Can learning a language get me a job?
Recent reports have revealed that the UK has Europe's biggest concentration of telephone call centres.
The reasons for this are a complex mix of the uneven international progress in the telecommunication industry and the benefits of the UK business environment, but include the range of skills and expertise - including languages - found in the UK workforce.
By looking in more detail at the growth of call centre operations, it is possible to build a picture of the likely impact of language skills on employment opportunities more generally in the UK.
Datamonitor has issued a report, according to Andrew Fraser of the Invest in Britain Bureau, which claims that the UK's position as the largest provider of call centres will remain unchallenged for the foreseeable future.
One of the latest organisations to invest is the Halifax Group, which is establishing a centre to create 1,500 jobs in Northern Ireland, and this is in addition to two it already runs in Yorkshire. With its total commitment to training, this large banking company illustrates the sort of employment opportunities which are arising.
It has been claimed that there are over 5,000 call centres in the UK, if you include those in-house, all offering highly professional services. For instance, the international airline Delta has stated that its west London centre handles 1.2 million calls a year, in ten languages, whilst other world companies are constantly expanding in the field and looking for competent foreign language speakers.
Delta is not alone in setting up operations in London, with Air France among other recent arrivals. There have been several references recently to the fact that in London alone there are 275 spoken languages, with 33 ethnic communities. Add this to the increasing international mix of the labour force and you have one of the main reasons for these companies choosing to settle in London.
Indeed, London First, the organisation responsible for attracting inward investment to capital, has argued that it is precisely because employers can find multilingual skills in London that many of them will relocate there.
On the other hand, Gateway computers have established a call centre employing 800 people in Dublin. However, it has experienced difficulties in finding sufficient staff able to speak the required languages and this has meant an overseas recruitment drive to fill nearly one third of vacancies.
IBM UK Ltd has a similar tale to tell. They located their international technical support call centre in Greenock in Scotland, With the intention of building their workforce from the local population. However, they, too, have had to employ a majority of people from overseas, not because of a lack of technical capability, but because of a shortage of foreign language skill in the local community.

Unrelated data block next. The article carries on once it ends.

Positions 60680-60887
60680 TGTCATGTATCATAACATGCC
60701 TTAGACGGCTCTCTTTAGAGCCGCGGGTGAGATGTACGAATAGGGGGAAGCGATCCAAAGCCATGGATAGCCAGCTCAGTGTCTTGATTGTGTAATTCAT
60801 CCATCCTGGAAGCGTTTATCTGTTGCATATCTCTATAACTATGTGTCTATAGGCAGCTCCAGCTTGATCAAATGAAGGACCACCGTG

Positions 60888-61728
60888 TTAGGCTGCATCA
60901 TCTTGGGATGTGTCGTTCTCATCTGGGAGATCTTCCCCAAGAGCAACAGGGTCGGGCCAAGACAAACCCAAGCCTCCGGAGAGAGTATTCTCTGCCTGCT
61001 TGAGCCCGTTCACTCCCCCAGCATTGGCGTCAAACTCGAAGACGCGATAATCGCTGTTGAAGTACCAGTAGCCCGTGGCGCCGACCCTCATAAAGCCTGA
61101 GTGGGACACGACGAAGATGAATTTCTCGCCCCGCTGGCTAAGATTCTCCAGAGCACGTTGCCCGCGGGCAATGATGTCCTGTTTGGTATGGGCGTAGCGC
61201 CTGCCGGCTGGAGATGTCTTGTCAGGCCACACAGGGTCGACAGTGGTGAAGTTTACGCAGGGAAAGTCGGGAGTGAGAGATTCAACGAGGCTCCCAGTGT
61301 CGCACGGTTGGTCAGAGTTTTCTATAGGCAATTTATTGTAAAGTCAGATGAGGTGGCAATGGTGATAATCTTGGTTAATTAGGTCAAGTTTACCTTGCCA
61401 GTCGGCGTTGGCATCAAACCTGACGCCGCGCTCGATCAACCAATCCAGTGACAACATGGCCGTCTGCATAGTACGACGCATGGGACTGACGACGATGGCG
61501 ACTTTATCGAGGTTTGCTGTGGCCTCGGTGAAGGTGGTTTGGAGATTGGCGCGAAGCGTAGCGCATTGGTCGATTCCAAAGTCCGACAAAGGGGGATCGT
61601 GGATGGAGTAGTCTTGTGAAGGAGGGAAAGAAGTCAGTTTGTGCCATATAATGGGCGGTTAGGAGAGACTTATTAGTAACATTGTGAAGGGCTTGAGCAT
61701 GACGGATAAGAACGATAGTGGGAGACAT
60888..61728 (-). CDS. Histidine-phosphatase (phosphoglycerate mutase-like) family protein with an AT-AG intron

IBM has responded by signing up to the language NTO certificate of commitment scheme, which confirms their dedication to improving the foreign language competence of their employees and to basing this training on the National Language Standards.
However, the message from all these companies is clear: English is a world language of undoubted importance in any job which has an international dimension. But it does not follow that the mono-linguistic English speaker is winning the employment race. Those people with more than one language have demonstrably increased chances in some fact has not gone unnoticed and there appears to be a growing interest in learning foreign languages.
Unlike several of our national competitors, language competence is not yet officially recognised in the UK, for example, as a key graduate skill; but unofficially, there is plenty of evidence that the tide has turned and with good reason.
Figures for 1998 language graduates put their unemployment rate at graduation (4.5%) below the national average for graduates have one of the lowest unemployment rates of any subject: 4.2% for German, 4.3% for French, compared with 6% for business administration and 7.5% for media studies (source HESA 1999).
Graduates with language skills in their portfolio, are finding that employers in the major sectors have increase in job vacancies notified to them which specify a preference for out of the 1998 UK language graduates who went straight into employment, 26.9% were in business services, 12.7% in manufacturing, 11.6% in wholesale/retail sales, and 10.4% in banking and finance.
UK firms with offices abroad or with international trading patterns are clear importance. Equally, companies from outside the UK who locate here are expecting UK employees to be able to operate in the language of the parent company. A new French sportswear company, Decathlon, insists that to speak French or demonstrate a willingness to learn.
So the message is clear - learn another language and get a job!